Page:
Needleless to say, the main reason that caused the stagnation of feminist ideology is the patriarchal gender culture that has long been embedded in Cuba. Citing Cuban poet Severo Sandy’s view, Ileana Fuentes states that Cuba’s patriarchal gender culture “comes not only from Spain or Torquemada—repressive and fascinated by humiliation and death—but also from fanatical Islam and from black African cultures rigidly structured in a hierarchy of chiefs and subchiefs, of little kings and big operators…” (19; Padula 230). Thus, the problem of gender inequality in Cuba remains a complex issue to solve due to its deep connection with Euro-American masculine impacts, religious influence, the African hierarchal system and so forth.

One of the results of Cuban’s patriarchal culture is the expansion of homophobic culture. This intolerance of homosexuals was significant in the Cuban Revolution. Supposedly, this intolerance derived from Cuban President Gustavo Machado (1925-1933) who referred to the masculine organ as the key to governing. Decades later, Fidel Castro (El Caballo) continued this tradition as we can find that Castro’s revolution represented the victory of machismo. In a 1965 interview, Castro made clear that he would never consider “a homosexual” as “a true Revolutionary” or “a true Communist militant” (Lockwood 124). This exaggerated homophobic behavior resulted in the infamous system of the UMAP work camps in the 1960s, where gays were imprisoned and forced by using “scientific” methods to conform to accepted Hispanic heterosexual behavioral norms: “Verbal and physical mistreatment, shaved heads, work from dawn to dusk, hammocks, dirt floors, scarce food…” (Montaner 1981: 144; qtd. in Hirschfeld 216).

Opposed to this, Alberto Orlandini in El amor, el sexo y los celos states that homophobia is completely “unscientific” as it comes from an education in which children are told that homosexuals are “despicable, perverse, ridiculous, and marginal citizens” (135). Furthermore, Alberto sees machismo as the “sexual ideology that concentrates all power and ability in men” (156). The macho model is, as Alberto argues, “vigorous, hard, aggressive, autonomous, rational, practical, mature, and polygamous” (156). On the contrary, women are regarded as “passive, tender, incapable of resolving problems, dependent, emotional, romantic, childlike and monogamous, and not really interested in sex” (Alberto 156).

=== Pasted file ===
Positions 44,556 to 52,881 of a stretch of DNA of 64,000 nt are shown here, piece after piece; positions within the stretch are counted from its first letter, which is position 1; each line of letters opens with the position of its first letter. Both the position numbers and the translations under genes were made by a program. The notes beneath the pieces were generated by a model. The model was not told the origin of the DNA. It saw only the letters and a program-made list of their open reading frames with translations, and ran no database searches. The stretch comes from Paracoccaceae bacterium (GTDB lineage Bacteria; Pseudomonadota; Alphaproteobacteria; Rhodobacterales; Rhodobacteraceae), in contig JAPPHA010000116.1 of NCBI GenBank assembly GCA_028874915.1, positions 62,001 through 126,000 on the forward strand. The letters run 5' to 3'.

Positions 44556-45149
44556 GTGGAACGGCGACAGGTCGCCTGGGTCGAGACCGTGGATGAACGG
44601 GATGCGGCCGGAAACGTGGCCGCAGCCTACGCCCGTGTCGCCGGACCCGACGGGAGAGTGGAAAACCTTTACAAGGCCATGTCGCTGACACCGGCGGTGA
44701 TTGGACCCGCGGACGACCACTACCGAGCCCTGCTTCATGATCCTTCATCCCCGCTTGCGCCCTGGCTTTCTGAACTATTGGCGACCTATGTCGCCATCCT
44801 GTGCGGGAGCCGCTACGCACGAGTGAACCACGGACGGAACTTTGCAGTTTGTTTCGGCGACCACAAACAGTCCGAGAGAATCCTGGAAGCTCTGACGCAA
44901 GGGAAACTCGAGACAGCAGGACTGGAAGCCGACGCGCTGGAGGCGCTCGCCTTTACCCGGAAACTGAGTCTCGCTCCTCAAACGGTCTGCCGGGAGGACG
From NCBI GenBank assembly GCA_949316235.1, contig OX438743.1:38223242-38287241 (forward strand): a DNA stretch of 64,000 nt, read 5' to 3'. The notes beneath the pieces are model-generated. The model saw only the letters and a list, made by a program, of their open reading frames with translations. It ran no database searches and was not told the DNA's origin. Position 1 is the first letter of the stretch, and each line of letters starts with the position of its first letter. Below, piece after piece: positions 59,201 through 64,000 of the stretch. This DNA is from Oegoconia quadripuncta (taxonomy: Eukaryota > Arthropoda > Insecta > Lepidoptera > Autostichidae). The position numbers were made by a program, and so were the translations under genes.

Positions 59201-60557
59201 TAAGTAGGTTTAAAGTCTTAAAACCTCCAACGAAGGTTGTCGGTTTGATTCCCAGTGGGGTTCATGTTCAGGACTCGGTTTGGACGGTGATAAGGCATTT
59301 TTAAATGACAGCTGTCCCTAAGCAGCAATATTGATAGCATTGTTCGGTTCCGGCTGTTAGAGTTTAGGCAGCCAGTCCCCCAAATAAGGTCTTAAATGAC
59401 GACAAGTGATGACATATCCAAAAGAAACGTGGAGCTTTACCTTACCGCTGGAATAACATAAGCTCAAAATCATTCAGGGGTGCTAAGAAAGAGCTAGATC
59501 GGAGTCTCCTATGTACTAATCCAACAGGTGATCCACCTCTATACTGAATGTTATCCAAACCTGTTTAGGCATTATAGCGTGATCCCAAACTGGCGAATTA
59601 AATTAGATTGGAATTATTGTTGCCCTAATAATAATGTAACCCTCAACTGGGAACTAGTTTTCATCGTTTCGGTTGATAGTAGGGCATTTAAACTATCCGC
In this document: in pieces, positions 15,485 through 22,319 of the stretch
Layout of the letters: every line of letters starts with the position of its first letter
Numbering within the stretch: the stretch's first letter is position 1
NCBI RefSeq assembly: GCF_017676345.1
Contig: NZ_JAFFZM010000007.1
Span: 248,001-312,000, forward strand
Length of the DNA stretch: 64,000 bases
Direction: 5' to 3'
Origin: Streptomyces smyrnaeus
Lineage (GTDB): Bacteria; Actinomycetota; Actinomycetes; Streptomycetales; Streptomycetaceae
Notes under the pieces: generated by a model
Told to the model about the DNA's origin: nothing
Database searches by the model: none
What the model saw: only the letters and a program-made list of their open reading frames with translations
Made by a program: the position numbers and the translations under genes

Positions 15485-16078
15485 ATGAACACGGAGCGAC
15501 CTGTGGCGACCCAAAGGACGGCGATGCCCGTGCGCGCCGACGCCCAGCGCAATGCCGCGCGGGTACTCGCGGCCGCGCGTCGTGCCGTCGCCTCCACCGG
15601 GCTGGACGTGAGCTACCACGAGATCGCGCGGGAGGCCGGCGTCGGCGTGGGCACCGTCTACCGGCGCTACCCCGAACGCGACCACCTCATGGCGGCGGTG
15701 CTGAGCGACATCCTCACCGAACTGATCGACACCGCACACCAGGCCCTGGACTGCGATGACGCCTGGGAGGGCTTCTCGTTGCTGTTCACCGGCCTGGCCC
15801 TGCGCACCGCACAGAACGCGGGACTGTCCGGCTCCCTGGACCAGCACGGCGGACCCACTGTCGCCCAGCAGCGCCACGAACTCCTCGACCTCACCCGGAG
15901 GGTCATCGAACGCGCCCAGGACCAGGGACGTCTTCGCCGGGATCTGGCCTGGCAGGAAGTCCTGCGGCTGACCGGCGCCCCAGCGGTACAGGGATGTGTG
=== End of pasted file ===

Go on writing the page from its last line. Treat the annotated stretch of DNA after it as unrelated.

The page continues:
Interestingly, Marvin Lerner finds that Fidel Castro’s patriarchal revolution was paradoxically attempting to improve women’s condition, as the revolution focused on “the universalization of health care and education, social equality, the social mobility provided to ordinary people” (qtd. in Padula 231). However, the cult of machismo was so strong that it repressed any other kind of trend such as feminism. It was not until 2010 that Castro expressed a change of heart toward his discrimination against and the persecution of homosexuals in an interview with Mexican Newspaper La Jornada,

“If anyone is responsible, it’s me…We had so many and such terrible problems, problems of life or death. In those moments, I was not able to deal with that matter [of homosexuals]. I found myself immersed, principally, in the Crisis of October, in the war, in policy questions.” (The Globe and Mail 2010)

Perhaps Castro’s taking responsibility for his injustice will stimulate human rights activism and the feminist movement in Cuba, which would make the country a better place where everyone holds an equal right in society.

3.2 Before Castro: Cuba and Hemingway

It is clear that Hemingway admired Fidel Castro as he tried to assist him as much as he could during the revolution (when Castro’s representatives arrived at the Finca to take possession of the arms that were there, Hemingway told his helper, Rene, to “give them anything they want to take” (Paporov and Kinnamon 20)). In his interview to the North American journalist Emmet Watson, he claimed his confirmation to Castro’s revolution: “I pronounce myself in favor of Castro’s revolution because the people support it” (Paporov and Kinnamon 22). Hemingway also insistently sought contact with Castro and finally, on 16 May 1960, he met Fidel Castro and he framed the photo of them and “placed it on the table where he kept his most valued souvenirs” (Paporov and Kinnamon 27). According to Hemingway, “Fidel [Castro] is passionate about nature and is a worthy sportsman…He’s also a passionate deep sea fisherman” (Paporov and Kinnamon 27). These machismo characteristics of Castro are paralleled to Hemingway’s, which provides us for imaging both men, an American and a Cuban, share values about machismo, patriarchal thoughts, and the fear of homophobia.